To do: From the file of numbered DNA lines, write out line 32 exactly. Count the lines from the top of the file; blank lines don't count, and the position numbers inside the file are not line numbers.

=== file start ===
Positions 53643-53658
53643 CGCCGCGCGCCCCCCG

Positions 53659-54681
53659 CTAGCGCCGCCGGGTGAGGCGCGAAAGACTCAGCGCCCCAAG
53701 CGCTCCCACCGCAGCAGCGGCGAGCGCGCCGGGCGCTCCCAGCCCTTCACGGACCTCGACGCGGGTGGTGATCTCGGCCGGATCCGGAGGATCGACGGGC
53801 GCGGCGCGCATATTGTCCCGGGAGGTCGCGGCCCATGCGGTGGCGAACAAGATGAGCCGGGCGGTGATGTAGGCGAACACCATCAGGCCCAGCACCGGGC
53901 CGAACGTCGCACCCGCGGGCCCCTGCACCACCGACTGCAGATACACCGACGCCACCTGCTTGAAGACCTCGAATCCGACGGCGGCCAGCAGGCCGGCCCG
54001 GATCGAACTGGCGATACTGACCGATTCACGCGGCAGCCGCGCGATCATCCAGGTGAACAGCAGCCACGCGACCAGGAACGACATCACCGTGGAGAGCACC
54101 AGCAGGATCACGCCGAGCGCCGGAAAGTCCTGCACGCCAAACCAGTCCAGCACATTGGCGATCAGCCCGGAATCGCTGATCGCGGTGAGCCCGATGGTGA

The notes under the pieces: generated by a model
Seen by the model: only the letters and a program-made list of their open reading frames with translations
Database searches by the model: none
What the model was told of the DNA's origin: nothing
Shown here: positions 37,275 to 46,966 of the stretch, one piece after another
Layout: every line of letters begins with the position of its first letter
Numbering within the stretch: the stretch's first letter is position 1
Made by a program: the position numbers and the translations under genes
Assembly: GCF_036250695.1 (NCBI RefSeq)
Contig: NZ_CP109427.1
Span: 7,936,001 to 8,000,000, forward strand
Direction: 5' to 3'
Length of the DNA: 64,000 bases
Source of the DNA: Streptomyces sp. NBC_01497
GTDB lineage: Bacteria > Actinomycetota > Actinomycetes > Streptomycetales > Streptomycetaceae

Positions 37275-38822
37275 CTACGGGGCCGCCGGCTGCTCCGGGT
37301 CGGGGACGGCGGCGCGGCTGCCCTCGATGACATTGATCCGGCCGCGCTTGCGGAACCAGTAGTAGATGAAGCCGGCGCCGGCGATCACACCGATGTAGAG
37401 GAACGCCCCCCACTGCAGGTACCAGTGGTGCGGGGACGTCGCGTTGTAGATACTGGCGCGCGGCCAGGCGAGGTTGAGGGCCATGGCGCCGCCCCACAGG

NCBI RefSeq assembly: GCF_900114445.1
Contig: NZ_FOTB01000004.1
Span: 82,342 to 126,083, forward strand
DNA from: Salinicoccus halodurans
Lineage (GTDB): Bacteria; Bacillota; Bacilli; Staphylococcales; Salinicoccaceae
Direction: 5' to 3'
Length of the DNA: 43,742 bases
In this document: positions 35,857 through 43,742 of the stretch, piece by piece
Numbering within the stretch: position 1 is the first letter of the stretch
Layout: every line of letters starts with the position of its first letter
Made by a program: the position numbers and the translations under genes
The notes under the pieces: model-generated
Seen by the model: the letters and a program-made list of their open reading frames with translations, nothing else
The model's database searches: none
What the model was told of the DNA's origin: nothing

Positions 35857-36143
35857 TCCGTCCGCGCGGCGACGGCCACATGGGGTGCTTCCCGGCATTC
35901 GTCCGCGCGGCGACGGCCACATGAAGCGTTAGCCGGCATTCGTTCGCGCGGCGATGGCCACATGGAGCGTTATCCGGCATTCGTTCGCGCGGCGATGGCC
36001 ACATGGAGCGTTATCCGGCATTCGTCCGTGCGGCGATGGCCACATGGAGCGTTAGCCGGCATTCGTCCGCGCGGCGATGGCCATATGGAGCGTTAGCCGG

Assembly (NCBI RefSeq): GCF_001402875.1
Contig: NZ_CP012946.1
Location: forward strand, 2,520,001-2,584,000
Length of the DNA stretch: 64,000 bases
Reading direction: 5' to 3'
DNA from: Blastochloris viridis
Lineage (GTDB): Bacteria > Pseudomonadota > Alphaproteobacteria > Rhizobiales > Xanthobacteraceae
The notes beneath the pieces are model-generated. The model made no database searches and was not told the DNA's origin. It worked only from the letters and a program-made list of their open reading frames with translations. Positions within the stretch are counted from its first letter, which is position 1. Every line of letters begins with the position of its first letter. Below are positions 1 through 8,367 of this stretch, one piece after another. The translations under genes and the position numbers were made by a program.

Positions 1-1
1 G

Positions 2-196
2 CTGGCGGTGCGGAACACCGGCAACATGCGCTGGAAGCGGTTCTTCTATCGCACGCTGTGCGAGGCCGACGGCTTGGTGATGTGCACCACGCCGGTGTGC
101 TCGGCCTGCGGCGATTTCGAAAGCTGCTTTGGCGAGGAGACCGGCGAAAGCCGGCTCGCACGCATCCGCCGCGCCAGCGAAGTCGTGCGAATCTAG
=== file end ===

DNA from: Salinicoccus halodurans